N.H. Executive Council votes, 4-1, to okay Boston-to-Concord rail study
A study of the feasibility of passenger rail service from Boston to Nashua, Manchester and Concord is back on track after the Executive Council yesterday approved a nearly $3.7 million contract for it.
The contract with URS Corp. of Salem is mostly funded with federal grants and was approved on a 4-1 vote – 11 months after the Executive Council rejected such a study on a 3-2 vote.
What changed? The council itself. Five Republicans sat on the council last year, but Democrats won three seats in November.
Democrats Colin Van Ostern of Concord, Chris Pappas of Manchester and Debora Pignatelli of Nashua voted for the contract yesterday, along with Republican Ray Burton of Bath, who had supported the contract when it first came before the council. Republican Chris Sununu of Newfields voted against it, as he did last March.
“Expanded rail service to Nashua and beyond has the potential to boost New Hampshire’s economy and create jobs. The only way we can understand the full impact of the project and ensure that taxpayer dollars are protected is to gather all of the facts,” said Gov. Maggie Hassan, a Democrat, in a statement. “Using federal funds to study the rail project is a commonsense step forward that will allow the people of New Hampshire and their elected leaders to fully evaluate the options and make an informed decision.”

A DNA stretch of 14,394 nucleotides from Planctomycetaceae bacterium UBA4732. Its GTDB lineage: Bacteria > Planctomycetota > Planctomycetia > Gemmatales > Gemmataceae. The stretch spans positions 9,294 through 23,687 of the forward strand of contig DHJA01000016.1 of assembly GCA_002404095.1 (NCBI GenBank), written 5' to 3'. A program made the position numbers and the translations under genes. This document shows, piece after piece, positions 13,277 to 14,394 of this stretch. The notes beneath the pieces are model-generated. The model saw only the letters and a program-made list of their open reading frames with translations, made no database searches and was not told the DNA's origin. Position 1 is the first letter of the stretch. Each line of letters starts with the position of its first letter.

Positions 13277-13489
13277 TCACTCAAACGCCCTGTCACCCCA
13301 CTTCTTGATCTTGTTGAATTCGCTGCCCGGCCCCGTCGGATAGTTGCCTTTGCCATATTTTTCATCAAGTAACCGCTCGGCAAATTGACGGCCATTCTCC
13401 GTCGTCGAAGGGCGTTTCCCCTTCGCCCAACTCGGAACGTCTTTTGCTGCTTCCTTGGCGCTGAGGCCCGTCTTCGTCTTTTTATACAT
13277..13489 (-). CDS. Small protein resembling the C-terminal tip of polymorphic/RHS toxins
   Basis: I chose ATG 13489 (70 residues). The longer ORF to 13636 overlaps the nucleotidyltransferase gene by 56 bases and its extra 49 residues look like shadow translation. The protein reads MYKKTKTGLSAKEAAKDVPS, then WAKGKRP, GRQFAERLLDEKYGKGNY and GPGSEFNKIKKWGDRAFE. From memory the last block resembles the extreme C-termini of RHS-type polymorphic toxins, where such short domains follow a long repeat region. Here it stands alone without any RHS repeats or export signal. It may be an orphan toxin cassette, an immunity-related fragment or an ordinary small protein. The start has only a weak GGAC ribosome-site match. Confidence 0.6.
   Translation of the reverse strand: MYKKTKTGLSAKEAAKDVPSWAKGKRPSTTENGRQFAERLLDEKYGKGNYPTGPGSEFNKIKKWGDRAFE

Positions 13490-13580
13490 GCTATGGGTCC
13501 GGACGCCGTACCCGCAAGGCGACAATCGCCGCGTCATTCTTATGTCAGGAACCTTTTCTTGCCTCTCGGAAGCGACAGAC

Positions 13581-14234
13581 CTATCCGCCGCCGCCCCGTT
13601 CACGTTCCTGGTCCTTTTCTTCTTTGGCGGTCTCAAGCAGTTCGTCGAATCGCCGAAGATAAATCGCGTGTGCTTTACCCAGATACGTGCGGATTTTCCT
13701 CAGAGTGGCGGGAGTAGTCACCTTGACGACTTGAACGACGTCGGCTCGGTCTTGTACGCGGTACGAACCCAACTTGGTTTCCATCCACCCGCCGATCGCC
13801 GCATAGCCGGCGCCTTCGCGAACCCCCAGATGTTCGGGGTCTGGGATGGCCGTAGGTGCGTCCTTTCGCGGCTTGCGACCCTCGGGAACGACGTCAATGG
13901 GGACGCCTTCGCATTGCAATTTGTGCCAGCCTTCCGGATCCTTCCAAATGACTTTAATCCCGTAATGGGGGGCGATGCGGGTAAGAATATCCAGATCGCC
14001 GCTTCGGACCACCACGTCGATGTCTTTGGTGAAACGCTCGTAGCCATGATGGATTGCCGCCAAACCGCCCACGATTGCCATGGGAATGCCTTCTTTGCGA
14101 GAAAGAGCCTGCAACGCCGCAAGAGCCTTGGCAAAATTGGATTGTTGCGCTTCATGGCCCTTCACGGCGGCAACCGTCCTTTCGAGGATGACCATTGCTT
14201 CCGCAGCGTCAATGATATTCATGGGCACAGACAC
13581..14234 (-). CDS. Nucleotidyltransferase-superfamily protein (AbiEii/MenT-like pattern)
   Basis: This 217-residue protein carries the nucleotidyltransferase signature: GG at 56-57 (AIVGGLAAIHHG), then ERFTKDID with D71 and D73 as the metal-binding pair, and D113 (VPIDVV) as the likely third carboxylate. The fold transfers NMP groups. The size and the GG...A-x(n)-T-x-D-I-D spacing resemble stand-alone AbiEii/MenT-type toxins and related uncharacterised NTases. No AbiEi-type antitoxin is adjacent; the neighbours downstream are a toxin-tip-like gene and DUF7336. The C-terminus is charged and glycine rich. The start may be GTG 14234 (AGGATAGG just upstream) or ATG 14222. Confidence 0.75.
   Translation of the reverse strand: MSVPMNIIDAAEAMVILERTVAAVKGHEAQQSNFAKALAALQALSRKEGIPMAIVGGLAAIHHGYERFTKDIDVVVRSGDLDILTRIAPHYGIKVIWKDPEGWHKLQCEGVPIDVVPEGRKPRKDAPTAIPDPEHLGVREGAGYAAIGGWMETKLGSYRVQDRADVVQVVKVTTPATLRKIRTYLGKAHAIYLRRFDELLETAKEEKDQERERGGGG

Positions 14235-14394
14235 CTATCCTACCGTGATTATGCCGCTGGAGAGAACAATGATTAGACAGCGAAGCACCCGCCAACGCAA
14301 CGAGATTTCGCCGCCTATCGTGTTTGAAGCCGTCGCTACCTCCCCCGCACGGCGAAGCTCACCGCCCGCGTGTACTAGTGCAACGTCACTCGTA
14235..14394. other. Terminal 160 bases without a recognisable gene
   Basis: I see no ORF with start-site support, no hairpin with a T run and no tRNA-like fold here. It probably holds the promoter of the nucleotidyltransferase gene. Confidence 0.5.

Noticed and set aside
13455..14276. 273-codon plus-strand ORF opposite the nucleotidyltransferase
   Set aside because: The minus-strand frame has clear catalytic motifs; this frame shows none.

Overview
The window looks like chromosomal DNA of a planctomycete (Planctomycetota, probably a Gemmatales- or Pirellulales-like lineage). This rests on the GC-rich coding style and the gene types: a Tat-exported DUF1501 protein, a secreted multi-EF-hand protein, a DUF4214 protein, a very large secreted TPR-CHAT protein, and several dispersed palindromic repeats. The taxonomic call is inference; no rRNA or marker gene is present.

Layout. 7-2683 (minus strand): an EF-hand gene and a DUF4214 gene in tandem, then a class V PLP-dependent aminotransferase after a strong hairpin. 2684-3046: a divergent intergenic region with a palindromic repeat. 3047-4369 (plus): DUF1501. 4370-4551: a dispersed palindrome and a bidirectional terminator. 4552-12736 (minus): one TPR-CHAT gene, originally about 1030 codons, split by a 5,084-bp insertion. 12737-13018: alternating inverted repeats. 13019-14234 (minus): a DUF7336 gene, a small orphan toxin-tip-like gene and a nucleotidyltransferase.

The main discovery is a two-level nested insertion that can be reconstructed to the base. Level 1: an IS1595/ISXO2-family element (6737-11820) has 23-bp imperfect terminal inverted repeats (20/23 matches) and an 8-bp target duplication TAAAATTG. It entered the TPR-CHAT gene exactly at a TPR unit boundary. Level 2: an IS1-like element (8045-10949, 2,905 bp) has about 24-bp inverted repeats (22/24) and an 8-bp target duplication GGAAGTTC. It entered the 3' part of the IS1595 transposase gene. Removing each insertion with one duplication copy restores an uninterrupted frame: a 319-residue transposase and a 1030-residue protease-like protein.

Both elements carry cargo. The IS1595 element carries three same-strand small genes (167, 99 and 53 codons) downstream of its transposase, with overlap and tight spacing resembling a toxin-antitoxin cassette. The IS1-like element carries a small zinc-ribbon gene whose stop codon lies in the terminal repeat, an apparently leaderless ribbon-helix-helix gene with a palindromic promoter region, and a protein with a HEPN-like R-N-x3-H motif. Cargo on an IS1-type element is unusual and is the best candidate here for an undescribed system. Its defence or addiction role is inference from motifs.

The study uses more than $3.2 million in grants from the Federal Transit Administration and Federal Railroad Administration, along with more than $411,000 in state bonds as matching funds, to study passenger rail service in the 78-mile “New Hampshire Capitol Corridor.”
The study should be complete by the end of next year.
When the Executive Council rejected the study contract last March, some councilors said the state should focus on the ongoing widening of Interstate 93 instead. Other critics have said passenger rail service won’t attract enough riders to be sustainable in the corridor.
“Even if federal money paid for every last dime of construction costs, the state would still have to pay $22 million every biennium to keep the trains running,” said Josh Elliott-Traficante, a policy analyst at the conservative-leaning Josiah Bartlett Center for Public Policy, in a news release ahead of yesterday’s vote. “With the constitutional ban on diverting state gas tax revenues to non-highway uses, the burden of those subsidies would likely fall on the general fund.”
But supporters say the feasibility study will give policymakers valuable information as they look at transportation alternatives and future infrastructure investments. The project was resurrected following the November election.
“I’m pleased that the Executive Council is moving forward with this important viability study that will help officials make critical decisions about moving forward with this project,” said U.S. Sen. Jeanne Shaheen, a Democrat, in a statement. “The Capitol Corridor rail project, which is funded almost entirely by federal resources, is a business friendly venture that has tremendous potential to create new jobs across southern New Hampshire while also easing traffic for commuters.”
(Ben Leubsdorf can be reached at 369-3307 or
firstname.lastname@example.org or on Twitter @BenLeubsdorf.)